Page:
Catholic School Matters
August 17, 2020
God, grant me the serenity to accept the things I cannot change,
Courage to change the things I can,
And wisdom to know the difference.
For the past five months, I feel like I’ve been living the Serenity prayer. In the face of so many overwhelming challenges, it’s hard to know where we can make a difference. So much information overload, anxiety, and decision fatigue. I’ve seen so many friends, family, and colleagues wade into conflicts such as school funding, mask wearing, and face-to-face schooling and get tossed around, discouraged, and beaten down.
We have acquired a couple of inflatable kayaks this summer, one of which leaks air slowly. Both take on water. Neither are exceptionally fast or comfortable. If you focus on the leak, the sloshing water in the boat, the headwind/currents or your sore muscles, your time in the boat will be short and unpleasant. But if you bail water when needed and handle the inconveniences, you’ll have moments of bliss out of the water far from shore. We’re going to take on water this year and the headwinds will gust. But we are called to lead our school communities to calm water and instill confidence that better days are ahead.
This is a marathon. We need to stay prepared for more changes and continue to adopt a learning mindset. What will we know next week or next month that will change our position? Don’t dig in, become the lead learner. I need time and space to let the wisdom bubble up and help me determine where I should be spending my energy. I need time to pray to listen for the movements of wisdom.
Learn from others. Last week, I interviewed Dr. Daryl Hagan from the Diocese of Evansville on the podcast. We talked about their decision to reopen face-to-face and their experience in their first week. We need to pay attention to the experience of the early adopters. This week, I’ll air an interview with Bea Kaleva, a Montana school attorney. We’ll discuss the legal challenges and pitfalls facing our schools. We need to keep learning. I’ve also discovered Global Epidemics from the Harvard Public School of Health and their great metrics. I blogged about it here.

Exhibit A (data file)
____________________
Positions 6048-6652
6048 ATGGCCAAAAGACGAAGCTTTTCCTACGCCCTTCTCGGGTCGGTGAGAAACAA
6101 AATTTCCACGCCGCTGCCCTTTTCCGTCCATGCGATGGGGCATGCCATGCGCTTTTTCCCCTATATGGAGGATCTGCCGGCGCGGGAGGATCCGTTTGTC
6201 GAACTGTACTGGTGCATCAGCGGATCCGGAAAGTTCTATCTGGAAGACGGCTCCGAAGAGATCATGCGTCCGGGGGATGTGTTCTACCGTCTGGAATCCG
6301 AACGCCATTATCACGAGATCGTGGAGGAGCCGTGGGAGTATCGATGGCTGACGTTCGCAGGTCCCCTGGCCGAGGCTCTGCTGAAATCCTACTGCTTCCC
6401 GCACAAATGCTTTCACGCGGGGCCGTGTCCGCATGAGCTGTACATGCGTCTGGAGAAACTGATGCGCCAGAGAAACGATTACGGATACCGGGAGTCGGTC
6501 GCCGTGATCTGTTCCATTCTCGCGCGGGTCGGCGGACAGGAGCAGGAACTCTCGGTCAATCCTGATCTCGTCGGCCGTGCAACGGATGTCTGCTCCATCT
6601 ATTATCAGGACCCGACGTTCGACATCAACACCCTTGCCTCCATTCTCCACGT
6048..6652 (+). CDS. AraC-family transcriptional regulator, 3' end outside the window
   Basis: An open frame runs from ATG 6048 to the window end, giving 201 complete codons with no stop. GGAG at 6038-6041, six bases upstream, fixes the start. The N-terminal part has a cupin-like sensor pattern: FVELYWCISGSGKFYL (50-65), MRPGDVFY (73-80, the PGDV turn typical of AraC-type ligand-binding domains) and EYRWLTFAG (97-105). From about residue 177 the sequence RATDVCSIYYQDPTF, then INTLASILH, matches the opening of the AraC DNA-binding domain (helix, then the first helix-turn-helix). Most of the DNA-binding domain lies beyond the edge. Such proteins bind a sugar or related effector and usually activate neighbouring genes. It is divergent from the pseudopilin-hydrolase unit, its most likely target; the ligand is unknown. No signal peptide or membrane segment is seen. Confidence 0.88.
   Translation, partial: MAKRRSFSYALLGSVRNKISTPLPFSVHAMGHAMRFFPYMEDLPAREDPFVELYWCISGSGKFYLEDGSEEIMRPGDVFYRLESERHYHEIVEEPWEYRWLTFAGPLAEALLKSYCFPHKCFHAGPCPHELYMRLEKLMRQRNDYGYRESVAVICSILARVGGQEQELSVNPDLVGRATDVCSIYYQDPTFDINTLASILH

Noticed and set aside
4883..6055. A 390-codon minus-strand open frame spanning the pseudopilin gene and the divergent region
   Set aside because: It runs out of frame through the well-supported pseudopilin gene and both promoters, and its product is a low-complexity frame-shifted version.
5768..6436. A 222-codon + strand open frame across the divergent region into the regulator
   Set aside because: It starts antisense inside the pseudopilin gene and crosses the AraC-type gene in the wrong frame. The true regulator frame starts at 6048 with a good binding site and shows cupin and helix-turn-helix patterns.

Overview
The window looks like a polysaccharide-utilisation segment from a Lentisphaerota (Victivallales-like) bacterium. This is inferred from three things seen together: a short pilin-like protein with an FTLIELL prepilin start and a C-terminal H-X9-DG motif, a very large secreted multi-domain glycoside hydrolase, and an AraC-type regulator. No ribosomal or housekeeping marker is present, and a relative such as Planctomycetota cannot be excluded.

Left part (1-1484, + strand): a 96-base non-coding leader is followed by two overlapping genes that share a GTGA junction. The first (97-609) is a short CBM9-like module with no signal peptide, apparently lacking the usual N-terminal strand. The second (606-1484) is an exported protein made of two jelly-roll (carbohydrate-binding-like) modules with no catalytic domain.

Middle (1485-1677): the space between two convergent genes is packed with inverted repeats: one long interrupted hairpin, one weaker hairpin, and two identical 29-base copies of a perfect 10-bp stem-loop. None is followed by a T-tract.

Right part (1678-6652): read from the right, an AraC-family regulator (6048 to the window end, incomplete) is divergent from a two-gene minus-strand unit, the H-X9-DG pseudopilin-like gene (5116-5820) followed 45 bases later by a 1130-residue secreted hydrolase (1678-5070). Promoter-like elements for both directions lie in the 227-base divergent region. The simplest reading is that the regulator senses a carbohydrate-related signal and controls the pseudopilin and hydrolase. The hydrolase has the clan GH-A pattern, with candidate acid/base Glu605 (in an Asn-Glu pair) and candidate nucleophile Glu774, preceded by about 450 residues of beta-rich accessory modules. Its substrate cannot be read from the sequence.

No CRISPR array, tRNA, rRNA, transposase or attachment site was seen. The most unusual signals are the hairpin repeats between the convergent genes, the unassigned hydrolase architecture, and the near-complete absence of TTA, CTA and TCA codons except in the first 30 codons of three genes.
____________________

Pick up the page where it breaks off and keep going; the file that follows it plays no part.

I’ve tried to take a break from the outrage culture. There is so much noise and so much conflict (and conspiracy theories) that can muddle our clear thinking. I’m craving the space to think and reflect and find it ironic that with all the time at home and in the office (i.e. not travelling) I can’t seem to find enough. I’ve been trying to go deeper on some subjects and guilty pleasures but I haven’t been afraid to wade in when it’s important. For example, this blog explains why it was important for Montana Catholic schools to end their religious exemption policy.
I’m trying to connect with more friends and family. I can get by without eating in restaurants, going to movies, or working out at the gym. But I miss great conversations. I have survived without conferences and conventions but I sure miss seeing colleagues and friends. So I’m trying to schedule phone calls to stay connected. This article is a reminder of the lost art of phone calls.
Below are some great resources to help you get yourself focused on the challenges ahead, like, for example, what are your triggers for closing school? Accept, take courage, and may you find wisdom.
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Dr. Tim Uhl
For Your Reflection
What I'm Reading
The Last 5 Books:
- Option for the Poor and for the Earth (2012) by Donal Dorr
- The New Jim Crow: Mass Incarceration in the Age of Colorblindness (2020) by Michelle Alexander
- Between the World and Me (2015) Ta-Nehisi Coates
- Said I Wasn't Gonna Tell Nobody: The Making of a Black Theologian (2018 ) by James H. Cone.
- The Vision of Vatican II: Its Fundamental Principles (2019) by Ormond Rush
Click this link for a full list of my professional reading